### Create a StudySoup account

#### Be part of our community, it's free to join!

Already have a StudySoup account? Login here

# 573 Class Note for STAT 59800 with Professor Neville at Purdue

### View Full Document

## 22

## 0

## Popular in Course

## Popular in Department

This 19 page Class Notes was uploaded by an elite notetaker on Friday February 6, 2015. The Class Notes belongs to a course at Purdue University taught by a professor in Fall. Since its upload, it has received 22 views.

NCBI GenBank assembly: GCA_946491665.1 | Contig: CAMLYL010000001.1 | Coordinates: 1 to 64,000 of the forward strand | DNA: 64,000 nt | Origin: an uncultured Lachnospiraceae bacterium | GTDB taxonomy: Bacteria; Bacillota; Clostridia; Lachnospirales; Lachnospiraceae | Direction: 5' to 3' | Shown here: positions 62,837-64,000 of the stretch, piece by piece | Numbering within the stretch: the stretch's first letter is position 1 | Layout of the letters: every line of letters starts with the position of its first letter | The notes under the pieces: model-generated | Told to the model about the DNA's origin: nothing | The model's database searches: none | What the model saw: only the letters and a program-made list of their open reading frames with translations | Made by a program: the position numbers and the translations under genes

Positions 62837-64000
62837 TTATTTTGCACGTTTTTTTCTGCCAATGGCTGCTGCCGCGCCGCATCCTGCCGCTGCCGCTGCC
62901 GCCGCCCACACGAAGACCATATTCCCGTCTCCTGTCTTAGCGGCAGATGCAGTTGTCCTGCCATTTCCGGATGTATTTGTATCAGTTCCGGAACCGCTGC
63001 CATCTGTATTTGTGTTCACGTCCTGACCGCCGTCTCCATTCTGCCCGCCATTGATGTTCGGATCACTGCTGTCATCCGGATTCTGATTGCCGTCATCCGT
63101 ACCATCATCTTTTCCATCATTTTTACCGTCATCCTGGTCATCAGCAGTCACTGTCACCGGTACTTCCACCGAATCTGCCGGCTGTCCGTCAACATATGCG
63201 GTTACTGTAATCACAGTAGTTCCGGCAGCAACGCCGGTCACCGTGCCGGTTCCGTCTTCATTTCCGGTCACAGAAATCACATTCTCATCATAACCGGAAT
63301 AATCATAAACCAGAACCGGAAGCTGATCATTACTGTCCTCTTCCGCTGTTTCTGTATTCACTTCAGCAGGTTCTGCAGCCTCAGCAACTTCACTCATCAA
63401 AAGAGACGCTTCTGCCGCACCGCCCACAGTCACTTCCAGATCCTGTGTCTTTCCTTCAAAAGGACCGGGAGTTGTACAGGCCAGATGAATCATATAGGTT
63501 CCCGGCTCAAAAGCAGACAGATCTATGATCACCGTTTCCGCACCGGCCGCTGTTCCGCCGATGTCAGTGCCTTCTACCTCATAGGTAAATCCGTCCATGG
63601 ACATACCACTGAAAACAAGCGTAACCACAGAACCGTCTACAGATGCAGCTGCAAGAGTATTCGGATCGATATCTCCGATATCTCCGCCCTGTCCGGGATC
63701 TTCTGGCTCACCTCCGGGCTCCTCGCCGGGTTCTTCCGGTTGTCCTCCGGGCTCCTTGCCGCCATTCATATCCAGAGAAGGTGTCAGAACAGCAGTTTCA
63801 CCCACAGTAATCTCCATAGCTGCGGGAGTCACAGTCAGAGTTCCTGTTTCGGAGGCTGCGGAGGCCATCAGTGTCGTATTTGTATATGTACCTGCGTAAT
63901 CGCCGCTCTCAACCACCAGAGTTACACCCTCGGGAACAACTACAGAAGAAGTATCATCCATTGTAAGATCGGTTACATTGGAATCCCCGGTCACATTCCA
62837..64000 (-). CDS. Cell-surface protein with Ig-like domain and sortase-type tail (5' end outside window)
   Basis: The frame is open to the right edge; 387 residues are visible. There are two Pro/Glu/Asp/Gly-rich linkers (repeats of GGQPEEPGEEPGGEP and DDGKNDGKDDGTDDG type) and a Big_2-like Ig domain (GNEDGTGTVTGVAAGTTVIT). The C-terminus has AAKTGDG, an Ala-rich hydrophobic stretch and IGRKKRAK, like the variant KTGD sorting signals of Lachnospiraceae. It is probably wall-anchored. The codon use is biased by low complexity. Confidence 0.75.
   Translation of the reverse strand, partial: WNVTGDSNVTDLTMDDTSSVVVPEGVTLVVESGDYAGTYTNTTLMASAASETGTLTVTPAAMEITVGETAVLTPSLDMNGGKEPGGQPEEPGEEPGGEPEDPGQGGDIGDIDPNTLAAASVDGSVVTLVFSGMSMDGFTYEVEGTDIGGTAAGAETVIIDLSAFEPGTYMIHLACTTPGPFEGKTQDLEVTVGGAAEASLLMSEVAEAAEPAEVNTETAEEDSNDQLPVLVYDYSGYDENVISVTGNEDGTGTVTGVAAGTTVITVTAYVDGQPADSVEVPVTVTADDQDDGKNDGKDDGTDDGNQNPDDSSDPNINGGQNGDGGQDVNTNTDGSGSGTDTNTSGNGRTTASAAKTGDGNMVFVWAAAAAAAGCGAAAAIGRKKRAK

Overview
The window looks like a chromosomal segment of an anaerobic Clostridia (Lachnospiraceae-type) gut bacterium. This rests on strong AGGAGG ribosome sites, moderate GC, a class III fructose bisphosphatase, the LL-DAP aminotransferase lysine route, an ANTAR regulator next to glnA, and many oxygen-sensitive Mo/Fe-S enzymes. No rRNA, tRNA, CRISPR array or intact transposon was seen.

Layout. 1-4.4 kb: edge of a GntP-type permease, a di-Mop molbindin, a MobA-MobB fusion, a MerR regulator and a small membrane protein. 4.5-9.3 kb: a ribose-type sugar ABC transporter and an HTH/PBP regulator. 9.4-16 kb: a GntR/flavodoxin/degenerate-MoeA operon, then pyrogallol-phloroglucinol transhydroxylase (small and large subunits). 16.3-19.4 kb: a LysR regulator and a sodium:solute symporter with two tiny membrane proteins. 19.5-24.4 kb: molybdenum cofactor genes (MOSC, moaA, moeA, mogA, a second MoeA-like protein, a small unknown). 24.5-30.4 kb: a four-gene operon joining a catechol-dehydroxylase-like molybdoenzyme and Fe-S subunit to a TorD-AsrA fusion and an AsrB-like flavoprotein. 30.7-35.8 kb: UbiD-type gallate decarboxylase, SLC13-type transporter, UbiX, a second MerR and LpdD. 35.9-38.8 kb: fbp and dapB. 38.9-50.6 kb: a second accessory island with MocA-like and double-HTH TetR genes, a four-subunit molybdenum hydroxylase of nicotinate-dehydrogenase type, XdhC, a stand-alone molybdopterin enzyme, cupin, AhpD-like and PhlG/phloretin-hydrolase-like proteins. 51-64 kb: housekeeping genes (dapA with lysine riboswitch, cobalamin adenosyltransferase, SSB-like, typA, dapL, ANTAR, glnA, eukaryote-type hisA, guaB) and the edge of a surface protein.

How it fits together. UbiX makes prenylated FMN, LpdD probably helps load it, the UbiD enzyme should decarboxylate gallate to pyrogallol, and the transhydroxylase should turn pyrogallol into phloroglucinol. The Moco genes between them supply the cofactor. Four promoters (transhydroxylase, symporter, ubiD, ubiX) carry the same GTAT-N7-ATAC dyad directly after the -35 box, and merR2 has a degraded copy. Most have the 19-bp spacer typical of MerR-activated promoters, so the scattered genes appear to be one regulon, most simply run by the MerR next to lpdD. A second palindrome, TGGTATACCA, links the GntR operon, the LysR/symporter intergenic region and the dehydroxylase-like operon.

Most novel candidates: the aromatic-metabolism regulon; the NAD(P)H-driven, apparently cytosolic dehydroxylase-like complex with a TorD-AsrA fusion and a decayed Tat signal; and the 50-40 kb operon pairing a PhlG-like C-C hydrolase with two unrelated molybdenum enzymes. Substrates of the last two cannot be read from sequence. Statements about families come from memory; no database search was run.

## Similar to Course at Purdue

## Popular in Subject

## Reviews for 573 Class Note for STAT 59800 with Professor Neville at Purdue

### What is Karma?

#### Karma is the currency of StudySoup.

#### You can buy or earn more Karma at anytime and redeem it for class notes, study guides, flashcards, and more!

Date Created: 02/06/15